In a 2012 article for Premier Guitar Magazine, she describes the process of creating your own exercises and demonstrates how they can help with ear training, technique, getting your fingers to move in new ways, and developing a personal style of playing. For example, you could play a scale in all 12 keys in the same position on the guitar, starting in the key of C and going through the cycle of fourths.
By staying in one place on the neck you can't just repeat the same pattern over and over again - with each new key you have to move up a fourth or down a fifth to stay in position. (FYI: this works for mandolin or guitar).
To add another level of complexity to this exercise, she plays each scale descending, starting on the 2nd note of the scale, which makes it a 7-note scale. Playing the seven notes scales as a steady stream of 16th notes creates rhythmic displacement that threw me for a loop when I tried it! (B - A - G - F- E - D - C - E / D - C - Bb - A - G - F - A - G / F - Eb - D - C - Bb - D - C - B and so on...I think!). This is shown in Fig. 4 of her magazine article.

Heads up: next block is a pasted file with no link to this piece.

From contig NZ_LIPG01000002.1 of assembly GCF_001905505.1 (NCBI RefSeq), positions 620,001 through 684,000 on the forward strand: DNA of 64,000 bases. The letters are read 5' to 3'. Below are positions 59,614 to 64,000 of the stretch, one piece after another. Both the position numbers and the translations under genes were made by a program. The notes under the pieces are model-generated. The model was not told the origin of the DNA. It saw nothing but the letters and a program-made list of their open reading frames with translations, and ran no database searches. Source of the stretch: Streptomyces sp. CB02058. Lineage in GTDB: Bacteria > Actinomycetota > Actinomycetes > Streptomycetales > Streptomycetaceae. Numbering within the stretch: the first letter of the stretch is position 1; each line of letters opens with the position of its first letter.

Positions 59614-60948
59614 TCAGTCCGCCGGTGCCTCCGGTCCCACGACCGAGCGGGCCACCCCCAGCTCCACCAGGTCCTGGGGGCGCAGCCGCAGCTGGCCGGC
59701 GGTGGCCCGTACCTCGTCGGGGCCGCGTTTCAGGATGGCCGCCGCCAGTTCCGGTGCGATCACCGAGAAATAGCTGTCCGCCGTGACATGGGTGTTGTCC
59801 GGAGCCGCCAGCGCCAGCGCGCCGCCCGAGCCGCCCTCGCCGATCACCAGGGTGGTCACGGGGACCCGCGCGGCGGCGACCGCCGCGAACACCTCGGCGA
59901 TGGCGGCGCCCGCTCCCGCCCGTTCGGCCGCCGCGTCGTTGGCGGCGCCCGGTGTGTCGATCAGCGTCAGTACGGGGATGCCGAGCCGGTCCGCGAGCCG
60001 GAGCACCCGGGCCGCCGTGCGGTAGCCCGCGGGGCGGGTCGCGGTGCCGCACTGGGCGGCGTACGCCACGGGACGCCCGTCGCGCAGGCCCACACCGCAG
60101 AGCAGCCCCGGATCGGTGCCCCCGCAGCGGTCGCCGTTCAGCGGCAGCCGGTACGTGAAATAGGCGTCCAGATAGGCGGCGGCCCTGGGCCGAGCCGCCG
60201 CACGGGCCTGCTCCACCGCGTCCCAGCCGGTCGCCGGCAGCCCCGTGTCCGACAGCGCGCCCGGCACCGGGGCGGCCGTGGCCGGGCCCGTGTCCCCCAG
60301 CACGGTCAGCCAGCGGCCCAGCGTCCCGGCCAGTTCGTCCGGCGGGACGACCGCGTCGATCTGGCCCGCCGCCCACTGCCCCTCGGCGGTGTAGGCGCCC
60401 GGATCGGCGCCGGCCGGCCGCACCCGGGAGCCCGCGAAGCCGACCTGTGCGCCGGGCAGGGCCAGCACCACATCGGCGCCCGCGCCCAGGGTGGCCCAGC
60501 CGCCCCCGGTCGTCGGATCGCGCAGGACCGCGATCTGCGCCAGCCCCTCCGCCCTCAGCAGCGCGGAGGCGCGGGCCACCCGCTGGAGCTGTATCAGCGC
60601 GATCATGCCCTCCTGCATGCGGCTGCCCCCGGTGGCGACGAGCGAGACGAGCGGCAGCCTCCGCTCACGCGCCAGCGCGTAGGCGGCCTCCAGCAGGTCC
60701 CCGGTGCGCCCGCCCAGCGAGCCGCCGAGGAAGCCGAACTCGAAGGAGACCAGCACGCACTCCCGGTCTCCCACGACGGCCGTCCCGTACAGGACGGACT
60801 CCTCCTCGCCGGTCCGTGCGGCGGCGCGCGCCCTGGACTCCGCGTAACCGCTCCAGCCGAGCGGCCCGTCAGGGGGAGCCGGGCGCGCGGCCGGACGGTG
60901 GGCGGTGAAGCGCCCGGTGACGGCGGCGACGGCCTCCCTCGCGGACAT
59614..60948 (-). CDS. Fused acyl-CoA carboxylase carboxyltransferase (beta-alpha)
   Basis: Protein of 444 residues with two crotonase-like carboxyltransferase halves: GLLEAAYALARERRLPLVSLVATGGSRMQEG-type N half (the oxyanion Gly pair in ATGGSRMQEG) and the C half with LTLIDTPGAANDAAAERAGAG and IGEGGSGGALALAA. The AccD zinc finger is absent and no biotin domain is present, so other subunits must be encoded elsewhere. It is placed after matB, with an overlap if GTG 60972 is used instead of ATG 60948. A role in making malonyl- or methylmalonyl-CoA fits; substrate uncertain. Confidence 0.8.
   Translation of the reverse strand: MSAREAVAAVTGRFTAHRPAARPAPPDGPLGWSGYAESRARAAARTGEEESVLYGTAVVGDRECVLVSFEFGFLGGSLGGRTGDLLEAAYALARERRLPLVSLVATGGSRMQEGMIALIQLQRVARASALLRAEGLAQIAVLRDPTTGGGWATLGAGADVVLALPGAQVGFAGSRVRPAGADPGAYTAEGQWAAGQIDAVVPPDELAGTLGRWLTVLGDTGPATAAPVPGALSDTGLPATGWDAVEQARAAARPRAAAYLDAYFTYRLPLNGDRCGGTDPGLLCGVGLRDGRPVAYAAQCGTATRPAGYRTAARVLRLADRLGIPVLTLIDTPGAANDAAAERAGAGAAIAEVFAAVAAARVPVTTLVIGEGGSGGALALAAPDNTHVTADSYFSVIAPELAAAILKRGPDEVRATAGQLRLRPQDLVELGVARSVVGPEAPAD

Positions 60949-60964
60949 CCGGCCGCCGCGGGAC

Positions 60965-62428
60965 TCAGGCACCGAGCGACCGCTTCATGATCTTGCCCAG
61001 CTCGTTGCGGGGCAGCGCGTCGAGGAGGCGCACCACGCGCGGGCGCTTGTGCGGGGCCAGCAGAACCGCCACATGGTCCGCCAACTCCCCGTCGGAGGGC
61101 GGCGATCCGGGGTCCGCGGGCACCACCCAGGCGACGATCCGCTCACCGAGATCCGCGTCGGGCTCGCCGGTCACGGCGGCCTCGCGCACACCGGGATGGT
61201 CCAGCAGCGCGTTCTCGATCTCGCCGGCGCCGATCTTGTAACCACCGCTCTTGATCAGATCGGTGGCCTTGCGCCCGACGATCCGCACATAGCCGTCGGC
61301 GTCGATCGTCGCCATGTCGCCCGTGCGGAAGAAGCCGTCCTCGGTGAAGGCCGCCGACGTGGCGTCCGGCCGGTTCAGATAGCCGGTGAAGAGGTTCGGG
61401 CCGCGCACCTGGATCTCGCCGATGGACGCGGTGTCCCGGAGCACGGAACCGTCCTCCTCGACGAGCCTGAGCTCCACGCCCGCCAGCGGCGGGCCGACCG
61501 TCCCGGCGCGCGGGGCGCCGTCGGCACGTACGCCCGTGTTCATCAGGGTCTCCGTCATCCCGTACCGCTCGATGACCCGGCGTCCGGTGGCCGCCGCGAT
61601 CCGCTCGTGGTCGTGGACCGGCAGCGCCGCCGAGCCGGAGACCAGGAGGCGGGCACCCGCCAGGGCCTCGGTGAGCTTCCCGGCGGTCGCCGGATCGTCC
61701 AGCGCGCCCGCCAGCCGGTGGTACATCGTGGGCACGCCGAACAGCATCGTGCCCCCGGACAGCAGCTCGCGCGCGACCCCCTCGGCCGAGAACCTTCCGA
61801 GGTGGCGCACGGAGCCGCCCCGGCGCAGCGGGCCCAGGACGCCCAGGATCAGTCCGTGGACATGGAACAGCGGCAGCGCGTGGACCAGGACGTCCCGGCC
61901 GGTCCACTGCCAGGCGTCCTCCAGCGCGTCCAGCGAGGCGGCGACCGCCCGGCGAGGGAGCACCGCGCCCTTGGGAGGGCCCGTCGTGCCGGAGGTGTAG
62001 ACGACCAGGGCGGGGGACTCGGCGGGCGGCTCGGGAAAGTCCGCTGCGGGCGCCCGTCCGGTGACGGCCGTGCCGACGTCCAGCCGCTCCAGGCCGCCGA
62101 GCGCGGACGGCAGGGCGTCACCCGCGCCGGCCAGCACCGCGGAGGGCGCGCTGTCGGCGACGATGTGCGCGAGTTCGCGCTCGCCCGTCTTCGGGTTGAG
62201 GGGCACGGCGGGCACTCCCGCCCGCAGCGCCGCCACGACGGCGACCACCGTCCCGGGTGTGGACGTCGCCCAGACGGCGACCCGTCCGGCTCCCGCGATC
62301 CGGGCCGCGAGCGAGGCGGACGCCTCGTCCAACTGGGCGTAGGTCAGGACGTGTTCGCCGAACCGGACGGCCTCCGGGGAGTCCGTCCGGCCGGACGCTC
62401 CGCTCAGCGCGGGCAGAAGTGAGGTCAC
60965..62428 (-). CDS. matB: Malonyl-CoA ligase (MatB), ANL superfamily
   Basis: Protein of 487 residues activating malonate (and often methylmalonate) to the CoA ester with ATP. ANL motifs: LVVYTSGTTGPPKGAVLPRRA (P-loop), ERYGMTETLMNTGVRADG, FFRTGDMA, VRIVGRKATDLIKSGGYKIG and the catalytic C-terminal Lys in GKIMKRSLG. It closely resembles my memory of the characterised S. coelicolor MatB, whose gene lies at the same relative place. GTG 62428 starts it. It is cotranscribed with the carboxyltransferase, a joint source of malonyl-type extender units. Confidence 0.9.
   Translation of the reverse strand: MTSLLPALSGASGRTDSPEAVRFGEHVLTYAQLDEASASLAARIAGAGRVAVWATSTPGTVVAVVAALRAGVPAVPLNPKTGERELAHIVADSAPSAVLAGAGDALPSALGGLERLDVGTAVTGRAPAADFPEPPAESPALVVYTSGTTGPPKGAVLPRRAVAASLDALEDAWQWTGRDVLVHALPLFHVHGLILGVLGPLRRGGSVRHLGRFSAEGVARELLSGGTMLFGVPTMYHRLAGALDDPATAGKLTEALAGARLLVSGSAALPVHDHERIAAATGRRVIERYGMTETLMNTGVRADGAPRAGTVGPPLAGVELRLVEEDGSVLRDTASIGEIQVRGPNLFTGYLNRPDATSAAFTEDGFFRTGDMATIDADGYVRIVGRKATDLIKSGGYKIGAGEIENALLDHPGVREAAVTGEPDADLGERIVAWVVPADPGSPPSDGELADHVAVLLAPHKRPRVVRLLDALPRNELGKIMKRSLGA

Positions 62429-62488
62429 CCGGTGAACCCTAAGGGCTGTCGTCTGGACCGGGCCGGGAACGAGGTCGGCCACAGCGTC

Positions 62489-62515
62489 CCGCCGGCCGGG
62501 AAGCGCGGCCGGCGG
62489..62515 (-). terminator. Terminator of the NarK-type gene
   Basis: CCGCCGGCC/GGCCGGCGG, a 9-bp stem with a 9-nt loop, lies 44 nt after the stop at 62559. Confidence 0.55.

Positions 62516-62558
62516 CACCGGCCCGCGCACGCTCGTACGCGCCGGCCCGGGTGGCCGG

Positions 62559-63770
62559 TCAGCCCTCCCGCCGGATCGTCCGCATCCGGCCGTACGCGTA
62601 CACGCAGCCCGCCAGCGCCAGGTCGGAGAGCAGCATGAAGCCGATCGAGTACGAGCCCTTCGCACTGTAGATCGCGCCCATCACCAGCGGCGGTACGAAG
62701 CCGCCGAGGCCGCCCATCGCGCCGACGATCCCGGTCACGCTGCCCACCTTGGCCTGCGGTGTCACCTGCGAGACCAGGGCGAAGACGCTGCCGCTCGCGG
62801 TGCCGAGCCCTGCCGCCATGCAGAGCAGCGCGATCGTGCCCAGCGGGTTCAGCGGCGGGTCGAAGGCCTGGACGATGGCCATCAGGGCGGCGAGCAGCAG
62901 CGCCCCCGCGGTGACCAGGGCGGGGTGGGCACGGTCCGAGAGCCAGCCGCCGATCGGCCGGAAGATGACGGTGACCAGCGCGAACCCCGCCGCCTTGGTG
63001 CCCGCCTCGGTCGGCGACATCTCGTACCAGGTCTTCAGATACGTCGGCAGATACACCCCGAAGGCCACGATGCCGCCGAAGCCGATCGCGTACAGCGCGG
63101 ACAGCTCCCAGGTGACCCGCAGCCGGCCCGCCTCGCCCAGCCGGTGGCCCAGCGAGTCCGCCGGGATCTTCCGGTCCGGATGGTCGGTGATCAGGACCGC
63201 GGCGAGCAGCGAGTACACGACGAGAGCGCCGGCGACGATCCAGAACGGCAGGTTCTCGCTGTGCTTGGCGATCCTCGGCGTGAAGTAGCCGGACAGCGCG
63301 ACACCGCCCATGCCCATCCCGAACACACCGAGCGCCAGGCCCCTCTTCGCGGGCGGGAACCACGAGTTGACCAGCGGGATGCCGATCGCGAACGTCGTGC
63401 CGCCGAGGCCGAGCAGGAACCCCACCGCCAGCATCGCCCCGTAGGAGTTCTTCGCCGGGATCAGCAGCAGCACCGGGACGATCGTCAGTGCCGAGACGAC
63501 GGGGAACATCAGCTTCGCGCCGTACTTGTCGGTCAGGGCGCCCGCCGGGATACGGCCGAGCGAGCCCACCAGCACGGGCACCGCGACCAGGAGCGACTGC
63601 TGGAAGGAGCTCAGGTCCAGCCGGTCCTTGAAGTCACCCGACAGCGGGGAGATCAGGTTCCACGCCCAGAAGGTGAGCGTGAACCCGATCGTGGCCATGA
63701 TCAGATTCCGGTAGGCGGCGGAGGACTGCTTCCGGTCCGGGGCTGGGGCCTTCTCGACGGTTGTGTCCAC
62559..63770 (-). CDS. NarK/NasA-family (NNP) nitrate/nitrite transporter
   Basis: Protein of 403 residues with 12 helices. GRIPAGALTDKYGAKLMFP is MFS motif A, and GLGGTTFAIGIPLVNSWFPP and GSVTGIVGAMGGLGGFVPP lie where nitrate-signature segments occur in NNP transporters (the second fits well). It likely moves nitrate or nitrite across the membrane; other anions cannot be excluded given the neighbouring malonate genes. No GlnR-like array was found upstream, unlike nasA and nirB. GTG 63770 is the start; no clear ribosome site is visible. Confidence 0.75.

For a further level of variation, she makes it a nine note ascending scale by incorporating open strings before the first and second notes of each scale. This creates a nine note pattern which you still play in a steady stream of 16th notes. See Fig. 5 in the Premier Guitar lesson for the tab to this and good luck trying it!
Mary says that once you get the hang of this the variations are endless. You could arpeggiate the scale, you could start on a note other than the root, you could alternate ascending and descending, you could slide into the third note of each scale, you could double up or triple up on each note.
In this video for Jazz at Lincoln Center she further discusses the topic of writing your own exercises.
You can basically take anything you're learning or working on and create your own exercises to better absorb it - ideas that come from you.